Neil AckroydBoth Chris’s – when you have been doing deals throughout your careers then those deals have been your day job but certainly Bob when you have deals to work on you actually have a day job so how important have your lead advisors been over the years in terms of enabling you to make sure that the deals goes through but also get that day job down very successfully?
Bob McNaughtonWell I think that the success of a transaction will be very firmly unpinned by the on-going success of a business and the best advisors are always very conscious of that. There are often critical activities going on through a process and the best advisors were because they took an interest and had a knowledge in the business and they would be aware of those things, so they would be pushing you to make sure that you didn’t neglect that parts of things and that you were focussed on the business. There is no doubt that as an owner of a business or a proprietor of a business involved in a transaction that it is a very very intensive and unsustainable process. It is not something that you can do for a long long time.
Chris HaleWhat I have seen on a number of transactions is that timetables have sometimes been too protracted and however skilful the advisors are there is inevitable a lot of time input required from the senior management team particularly the CFO/the FD and if the timetable is protracted the team can take its eye of the ball of running the business and on occasions I have seen businesses perform poorly as a result of that as the months go by. That then destabilises the whole process because the buyer sees the business deteriorating and they think well what’s going wrong and the deal can then fall apart. So there is an element of skill on the Corporate Finance advisors part in understanding that that might happen and managing it and managing expectations and managing the timetable.
Neil AckroydSo would you say in that case that there is also a benefit? We have a bit of a tendency in the UK to have lead advisors who are also chartered accountants, I don’t admit to it at parties but I am one of those, would you say that that is a benefit then in terms of the CFO/the Finance Director has a huge draw on them if the lead advisory firm can take pressure off some of those numbers and some of the transmission of those numbers and some of the understanding and analysis of those numbers. Would you say that that is a big benefit?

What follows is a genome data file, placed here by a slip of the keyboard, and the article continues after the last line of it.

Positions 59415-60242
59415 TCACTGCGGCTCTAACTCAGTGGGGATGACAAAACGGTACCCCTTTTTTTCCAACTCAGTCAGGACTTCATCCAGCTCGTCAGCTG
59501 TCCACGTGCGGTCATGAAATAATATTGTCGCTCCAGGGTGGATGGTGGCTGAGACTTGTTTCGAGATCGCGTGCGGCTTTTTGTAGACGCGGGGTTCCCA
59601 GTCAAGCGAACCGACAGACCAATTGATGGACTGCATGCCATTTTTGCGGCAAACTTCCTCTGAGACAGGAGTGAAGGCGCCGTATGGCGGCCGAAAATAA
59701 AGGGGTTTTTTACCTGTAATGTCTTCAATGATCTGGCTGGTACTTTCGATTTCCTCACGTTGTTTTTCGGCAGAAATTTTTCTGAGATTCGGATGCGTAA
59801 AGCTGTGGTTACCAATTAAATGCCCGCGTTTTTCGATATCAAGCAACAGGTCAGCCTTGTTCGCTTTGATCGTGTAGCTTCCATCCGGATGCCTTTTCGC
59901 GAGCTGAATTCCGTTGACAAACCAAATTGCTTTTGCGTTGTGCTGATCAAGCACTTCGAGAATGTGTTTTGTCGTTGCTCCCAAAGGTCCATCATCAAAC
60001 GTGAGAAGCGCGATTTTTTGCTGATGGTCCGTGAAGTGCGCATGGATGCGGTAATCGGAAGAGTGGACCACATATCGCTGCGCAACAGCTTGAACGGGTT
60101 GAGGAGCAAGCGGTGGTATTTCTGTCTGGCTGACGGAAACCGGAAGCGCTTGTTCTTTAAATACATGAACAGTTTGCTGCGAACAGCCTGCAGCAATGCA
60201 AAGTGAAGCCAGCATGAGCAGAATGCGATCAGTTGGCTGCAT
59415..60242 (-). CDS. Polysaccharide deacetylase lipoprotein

Chris HaleBob and Chris are probably better placed to comment on that particularly Bob from within. But from without yes definitely.
Neil AckroydAnd Bob?
Bob McNaughtonWell I would take the view that as a senior executive in any organisation should be very numerate and have a very strong grip of the numbers so I actually found a collateral benefit of being involved in a process. It actually made you look at your numbers again and again and again. And there were actually some collateral benefits in doing that. I would never see the situation that you are outsourcing the numbers to the advisors because you then can’t own them and the process is becoming something which is manufactured and artificial and I think that does happen, I have seen it. I think that it is absolutely essential that the management team, not just the CFO, but the whole management team own those numbers and are able to articulate them very well when they are dealing with a potential acquirer for the business.
Neil AckroydI think that that is a very interesting point. Certainly in my experience, there is a trade-off. You want your advisor to understand in some depth what is going on in a business and be able to transmit that to people. What you don’t want, I am sure Chris will echo this as a private equity specialist, the private equity specialist doesn’t want to feel that the advisor is driving the numbers and that they are not owned by the management team.
Chris WilliamsNo absolutely, they do have to be owned by the management team and to an extent the private equity house but the advisor needs to understand those and needs to understand how they should be presented to the best effect to the potential purchasers and that involves the advisor really getting underneath the skin of the management team and those numbers and if they don’t do that they will not be able to present it properly and won’t be able to help the management team to present it well.
Bob McNaughtonI think there is a good point that Chris makes about where the advisors, they don’t create the numbers but they are very good at how to present them best in the circumstances of the process that you are going through and that is where their input is invaluable. Numbers are not always presented in a single way. There are different solutions as how to present different parts of a business for example or how you structure them but underline the numbers absolutely has to be the management teams.